This year, as Ethan turned 21 and completed his final year in the school system, he shocked us by writing his own vision statement. Reading his words made me realize how wrong I’d been for years, trying to articulate what my son’s future should look like.

While Ethan was still in elementary school, our vision statements included the same wish list I imagine every parent of a child with autism probably has: better communication, fewer meltdowns, more independence. When he was 12, I got more pragmatic, “We wonder if Ethan’s love of farm machinery might one day become an employment opportunity.” At 13, after a successful stint in the middle school chorus, I wrote, “Ethan would like a future in music, perhaps as a professional singer?” At that point Ethan was still working on using a Kleenex to blow his nose. A future as a singer was far-fetched, I knew, but I wrote it as a way of saying: Ethan does have abilities. We’re serious about developing them.

This is the great challenge parents face in these yearly meetings: You’re fighting for teachers to help your child work toward a future that, with every year, feels as if it’s growing narrower and bleaker. When it’s clear he’ll never understand money well enough to make change, you cross off the possibility of working in any retail job. When he can’t stop rubbing his nose or touching his mouth at work, all food service opportunities dissolve as well. When his self-talk disturbs the nursing home residents where he genuinely likes volunteering, another door closes.

 Even as Ethan bombed out at one job after another, he stayed true to his passions: music, farm equipment, collecting business cards. Oblivious to what looked to us like a frightening and empty future, he was fairly cheerful on a day-to-day basis. If anything, one of his problems on job sites was his failed attempts at jokes and “too much silliness.”

 In desperation, we signed Ethan up to work at a local farm that specializes in employing young adults with disabilities assuming it would go the way the others have. He’d be interested at first, then bored, and then — because he was bored — silly and unsafe around the equipment in a way that would get him removed from the program. It was his pattern and if there’s anything we’ve learned, autistic kids love repeating their patterns.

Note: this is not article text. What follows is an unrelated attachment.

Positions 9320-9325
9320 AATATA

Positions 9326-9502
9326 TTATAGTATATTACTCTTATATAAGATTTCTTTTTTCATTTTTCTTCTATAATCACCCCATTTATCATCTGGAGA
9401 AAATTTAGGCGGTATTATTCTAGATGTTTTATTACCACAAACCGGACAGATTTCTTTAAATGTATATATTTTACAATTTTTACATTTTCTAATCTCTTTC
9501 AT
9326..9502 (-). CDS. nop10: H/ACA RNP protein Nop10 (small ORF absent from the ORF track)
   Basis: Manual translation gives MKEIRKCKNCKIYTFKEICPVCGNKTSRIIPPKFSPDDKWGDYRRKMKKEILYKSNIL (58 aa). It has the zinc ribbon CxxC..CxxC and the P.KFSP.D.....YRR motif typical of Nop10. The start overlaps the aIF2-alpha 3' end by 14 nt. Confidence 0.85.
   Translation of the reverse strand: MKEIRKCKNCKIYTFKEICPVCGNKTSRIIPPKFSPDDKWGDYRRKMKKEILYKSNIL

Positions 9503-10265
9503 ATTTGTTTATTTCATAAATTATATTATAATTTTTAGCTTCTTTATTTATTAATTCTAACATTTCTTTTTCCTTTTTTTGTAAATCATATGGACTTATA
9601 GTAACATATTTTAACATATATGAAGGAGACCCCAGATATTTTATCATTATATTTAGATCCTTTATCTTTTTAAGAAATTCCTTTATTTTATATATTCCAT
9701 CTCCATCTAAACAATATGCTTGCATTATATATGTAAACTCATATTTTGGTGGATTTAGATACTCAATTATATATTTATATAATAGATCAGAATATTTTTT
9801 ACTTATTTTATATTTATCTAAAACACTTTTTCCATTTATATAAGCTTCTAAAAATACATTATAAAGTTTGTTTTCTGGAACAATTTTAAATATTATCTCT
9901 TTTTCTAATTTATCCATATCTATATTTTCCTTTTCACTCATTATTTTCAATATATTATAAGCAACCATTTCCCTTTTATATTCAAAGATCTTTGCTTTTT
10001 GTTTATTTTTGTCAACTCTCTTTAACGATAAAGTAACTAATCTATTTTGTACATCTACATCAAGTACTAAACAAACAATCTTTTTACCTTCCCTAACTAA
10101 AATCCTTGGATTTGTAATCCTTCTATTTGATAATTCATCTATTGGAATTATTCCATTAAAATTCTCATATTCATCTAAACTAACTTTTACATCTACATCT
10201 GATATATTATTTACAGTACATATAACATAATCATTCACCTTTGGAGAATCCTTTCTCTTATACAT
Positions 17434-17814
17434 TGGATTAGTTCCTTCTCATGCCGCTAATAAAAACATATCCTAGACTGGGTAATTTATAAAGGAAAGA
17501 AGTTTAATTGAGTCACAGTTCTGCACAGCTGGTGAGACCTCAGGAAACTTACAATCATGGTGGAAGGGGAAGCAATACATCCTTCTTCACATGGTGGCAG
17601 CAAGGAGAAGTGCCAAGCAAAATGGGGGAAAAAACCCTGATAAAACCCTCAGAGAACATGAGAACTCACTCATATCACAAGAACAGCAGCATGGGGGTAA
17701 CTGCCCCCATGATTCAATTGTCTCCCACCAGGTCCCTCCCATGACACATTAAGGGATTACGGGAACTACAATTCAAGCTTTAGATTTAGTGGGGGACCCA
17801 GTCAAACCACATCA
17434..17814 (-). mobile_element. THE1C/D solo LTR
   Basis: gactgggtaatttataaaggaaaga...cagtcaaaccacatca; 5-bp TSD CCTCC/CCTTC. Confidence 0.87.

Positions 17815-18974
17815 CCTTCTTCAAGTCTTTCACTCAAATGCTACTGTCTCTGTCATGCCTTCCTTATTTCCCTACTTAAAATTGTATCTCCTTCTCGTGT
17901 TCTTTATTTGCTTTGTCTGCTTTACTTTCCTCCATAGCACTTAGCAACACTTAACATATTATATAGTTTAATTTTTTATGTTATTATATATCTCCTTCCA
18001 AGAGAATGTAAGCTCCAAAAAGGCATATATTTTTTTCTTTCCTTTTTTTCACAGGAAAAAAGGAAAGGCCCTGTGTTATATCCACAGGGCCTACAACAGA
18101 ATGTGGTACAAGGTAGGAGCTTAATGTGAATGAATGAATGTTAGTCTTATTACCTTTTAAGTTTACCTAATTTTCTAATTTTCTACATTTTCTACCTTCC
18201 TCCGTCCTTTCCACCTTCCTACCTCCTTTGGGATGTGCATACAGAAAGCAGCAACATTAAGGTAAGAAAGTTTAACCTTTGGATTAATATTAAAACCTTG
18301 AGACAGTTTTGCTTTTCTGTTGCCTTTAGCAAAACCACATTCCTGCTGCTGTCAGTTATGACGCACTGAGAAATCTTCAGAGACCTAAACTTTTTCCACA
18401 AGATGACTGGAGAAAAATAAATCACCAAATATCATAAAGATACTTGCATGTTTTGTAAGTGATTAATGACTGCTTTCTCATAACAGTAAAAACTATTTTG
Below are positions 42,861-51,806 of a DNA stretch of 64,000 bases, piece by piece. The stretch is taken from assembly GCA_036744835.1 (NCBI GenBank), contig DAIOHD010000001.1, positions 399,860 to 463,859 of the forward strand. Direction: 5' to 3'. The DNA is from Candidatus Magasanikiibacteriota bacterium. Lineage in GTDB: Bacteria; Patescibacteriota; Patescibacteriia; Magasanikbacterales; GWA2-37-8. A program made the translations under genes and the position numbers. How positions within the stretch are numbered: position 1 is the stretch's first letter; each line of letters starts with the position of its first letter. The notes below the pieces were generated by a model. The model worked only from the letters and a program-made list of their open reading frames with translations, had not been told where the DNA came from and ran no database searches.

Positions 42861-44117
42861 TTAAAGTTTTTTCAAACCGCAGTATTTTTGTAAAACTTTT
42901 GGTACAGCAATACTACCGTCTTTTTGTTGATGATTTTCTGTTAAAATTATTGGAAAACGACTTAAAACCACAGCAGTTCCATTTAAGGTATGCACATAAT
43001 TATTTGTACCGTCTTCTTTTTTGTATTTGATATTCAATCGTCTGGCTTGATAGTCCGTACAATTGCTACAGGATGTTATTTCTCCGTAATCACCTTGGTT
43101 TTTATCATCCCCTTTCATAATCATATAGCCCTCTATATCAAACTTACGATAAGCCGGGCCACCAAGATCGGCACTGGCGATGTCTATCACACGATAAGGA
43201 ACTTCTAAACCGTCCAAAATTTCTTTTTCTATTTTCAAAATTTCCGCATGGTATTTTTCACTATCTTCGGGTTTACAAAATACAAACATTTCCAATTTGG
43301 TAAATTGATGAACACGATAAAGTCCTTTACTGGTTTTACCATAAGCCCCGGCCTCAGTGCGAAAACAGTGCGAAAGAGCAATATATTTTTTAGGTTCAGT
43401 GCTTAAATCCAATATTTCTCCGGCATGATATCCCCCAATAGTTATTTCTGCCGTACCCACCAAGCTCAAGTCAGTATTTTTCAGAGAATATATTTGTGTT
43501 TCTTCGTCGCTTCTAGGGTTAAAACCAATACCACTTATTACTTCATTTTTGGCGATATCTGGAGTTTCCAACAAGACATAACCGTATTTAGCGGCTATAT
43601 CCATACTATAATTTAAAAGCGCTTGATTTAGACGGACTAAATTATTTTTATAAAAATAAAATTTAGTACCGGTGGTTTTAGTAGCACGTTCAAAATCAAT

What we wrote for his vision statement that year reflects our rock-bottom expectations: “We hope that Ethan can remain with this program for the year.”

Then he surprised us. He worked there for a month and we got no phone calls.

After six months, we got a jolly report. “He’s fun! And a pretty good worker for about one to two hours a day.” After a year, we were told he’d made it onto a landscaping crew. “What do you do on the crew?” we asked.

“Stuff,” Ethan said and listed a few machines we assumed he was watching other people operate. He could mow a lawn, we knew, but he couldn’t use a leaf blower. Or a weed whacker. We’ve lived with Ethan for 21 years. We know his limitations.

 At our last I.E.P. meeting a representative from the farm came and read a report from Ethan’s “Crew Captain.” We heard that, indeed, Ethan was operating those machines, safely and effectively, along with this final line: “Ethan makes us laugh every day.”

I could hardly believe it. I stole a look at his dad and smiled.

This meeting fell at a particularly demanding time in my life and I’d arrived without writing a vision statement ahead of time. When I started to apologize, the vocational coordinator — a young woman who’d struggled for four years to find a job placement for Ethan — held up her hand. “It’s fine. Ethan wrote his own this year.” https://static01.nyt.com/images/2017/08/30/well/family/well-family-ethan2/well-family-ethan2-master675.jpgApparently he’d dictated it to her on a recent visit to the farm. A few minutes later, he read it aloud:

“After I graduate from high school I plan to work at Prospect Meadow Farm until I retire and live at home with my family as long as I can. I’d like to keep taking classes at Berkshire Hills Music Academy. For fun, I want to play Special Olympics basketball, go to our cabin in Vermont and the shore in New Jersey, mow lawns, and collect business cards. My goals for the future are to take the PVTA bus into town to make purchases, and someday learn how to drive a zero-turn lawn mower.”

For a full five seconds after he finished, no one said anything. I looked across the table at his speech therapist who had known him since he was 14 years old. She had tears in her eyes. I did, too.

Not simply because Ethan had articulated his own entirely reasonable vision statement, but because it incorporated every aspect of his present life that brings him joy. After years of fabricating visions for a future we never honestly thought possible, Ethan was offering one that was both optimistic and breathtakingly simple: I want my life to keep looking the way it does now.

I wish I could tell other parents at the start of their journey what it’s taken me two decades to learn. First, that your child may continue to grow and change and, even at the age of 21, may surprise you by doing things you never thought possible. Second, that in the end, success won’t be measured by academic performance or job placement. It will have more to do with accumulating small pleasures and filling your life with those. I don’t know why it never occurred to me: Your future should look like the best parts of your present.

Cammie McGovern is the author of four books for children and young adults, all of which feature characters with disabilities.